Sprint is also being hit hard with network upgrade costs as it tries to transition to LTE 4G [Source: Sun Journal]

Sprint says in the best case it may generate a $100M USD free cash flow for 2011 (worst case it would have a negative cash flow of $200M USD), and that it would have a positive cash flow for 2012.  However, those numbers don't tell the full picture as they don't include the interest payments on the big loans Sprint hopes to draw from vendor financiers.  With interest factored in, Sprint will likely be continuing to post big losses.

The network added 1.3 million subscribers in Q3 2011, but lost just a bit more than that, yielding a net decline of 44,000 customers.  Sprint may face more defections as it cuts its unlimited data plans and begins slapping customers with fines.  Sprint's tethering plans are currently the most expensive in the industry, while its 4G coverage is worse than its rivals.

III. Sprint's 4G Service Provider is in Trouble as Well

Sprint is also in the process of negotiating its contract with ClearWire Corp. (CLWR), who provides its WiMAX service.  The move is broadly seen as a good thing for Clearwire, as investors had previously feared that Sprint might bail on its partner.  

The pair have an interesting relationship; Sprint is a majority owner of ClearWire.  ClearWire paid Sprint to build its 4G network.  Then Sprint and other carriers paid Clearwire to use that network.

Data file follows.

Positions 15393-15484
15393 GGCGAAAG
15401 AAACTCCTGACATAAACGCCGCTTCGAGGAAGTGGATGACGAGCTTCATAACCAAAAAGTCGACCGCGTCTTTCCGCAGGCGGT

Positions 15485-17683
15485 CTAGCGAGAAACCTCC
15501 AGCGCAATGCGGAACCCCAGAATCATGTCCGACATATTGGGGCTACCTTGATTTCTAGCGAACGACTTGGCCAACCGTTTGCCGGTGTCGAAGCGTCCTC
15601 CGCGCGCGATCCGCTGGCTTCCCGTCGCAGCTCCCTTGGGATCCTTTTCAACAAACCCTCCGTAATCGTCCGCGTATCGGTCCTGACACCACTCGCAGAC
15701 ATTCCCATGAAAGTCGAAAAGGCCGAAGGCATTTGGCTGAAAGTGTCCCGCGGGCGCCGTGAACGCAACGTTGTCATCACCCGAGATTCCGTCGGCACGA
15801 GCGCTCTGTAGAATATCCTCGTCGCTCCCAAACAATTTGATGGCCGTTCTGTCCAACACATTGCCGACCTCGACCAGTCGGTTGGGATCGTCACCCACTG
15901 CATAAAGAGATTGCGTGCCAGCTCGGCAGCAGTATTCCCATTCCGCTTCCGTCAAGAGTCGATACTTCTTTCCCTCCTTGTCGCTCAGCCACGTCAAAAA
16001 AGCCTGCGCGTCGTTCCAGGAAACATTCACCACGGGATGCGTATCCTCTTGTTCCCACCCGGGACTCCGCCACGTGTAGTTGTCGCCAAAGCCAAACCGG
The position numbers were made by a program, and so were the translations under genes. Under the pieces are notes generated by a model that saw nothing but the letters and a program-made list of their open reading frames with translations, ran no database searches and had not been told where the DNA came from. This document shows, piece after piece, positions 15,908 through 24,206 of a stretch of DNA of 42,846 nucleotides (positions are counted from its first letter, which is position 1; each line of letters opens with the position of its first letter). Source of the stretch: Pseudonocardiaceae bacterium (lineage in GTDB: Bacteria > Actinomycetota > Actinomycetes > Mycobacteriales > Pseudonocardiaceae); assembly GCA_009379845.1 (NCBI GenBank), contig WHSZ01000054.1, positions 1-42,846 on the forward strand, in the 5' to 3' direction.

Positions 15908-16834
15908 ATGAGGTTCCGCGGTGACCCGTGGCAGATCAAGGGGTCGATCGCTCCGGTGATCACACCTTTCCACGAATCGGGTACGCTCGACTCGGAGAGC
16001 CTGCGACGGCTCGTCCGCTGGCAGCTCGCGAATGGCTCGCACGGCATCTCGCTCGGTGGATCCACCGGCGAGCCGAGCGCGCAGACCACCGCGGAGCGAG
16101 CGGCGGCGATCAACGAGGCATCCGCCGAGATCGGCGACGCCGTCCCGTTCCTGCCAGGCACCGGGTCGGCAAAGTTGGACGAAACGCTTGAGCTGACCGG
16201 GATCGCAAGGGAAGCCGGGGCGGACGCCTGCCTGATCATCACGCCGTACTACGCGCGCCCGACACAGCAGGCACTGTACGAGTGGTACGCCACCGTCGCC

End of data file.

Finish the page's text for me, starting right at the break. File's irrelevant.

However, investors have grown concerned recently that bankruptcy risk from ClearWire could lead to Sprint bailing on the relationship.  ClearWire, like Sprint is looking to take on debt.  The company -- which has a market cap. of $1.85B USD -- needs $900M USD in financing.

Ultimately it's far from game over for Sprint and ClearWire.  But both companies seem to be digging deep into the money hole and look to be headed to big losses, when you factor in interest.  

Sprint, in particular, made a huge gamble with the iPhone -- at a time when the iPhone seemed to be waning in popularity versus Google Inc.'s (GOOG) Android juggernaut.  Sprint CEO Dan Hesse promises the deal will pay off.  But Sprint admits it won't see profit from the deal until at least 2015 and that it doesn't know how many iPhones in it will sell.  Sprint better hope that number turns out to be "a lot."

Source: Reuters



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Ballzy move
By retrospooty on 10/27/2011 10:59:21 AM , Rating: 5
Risking so much money in a deal that wont payoff until 2015 takes alot of guts considering how fast the smartphone industry changes.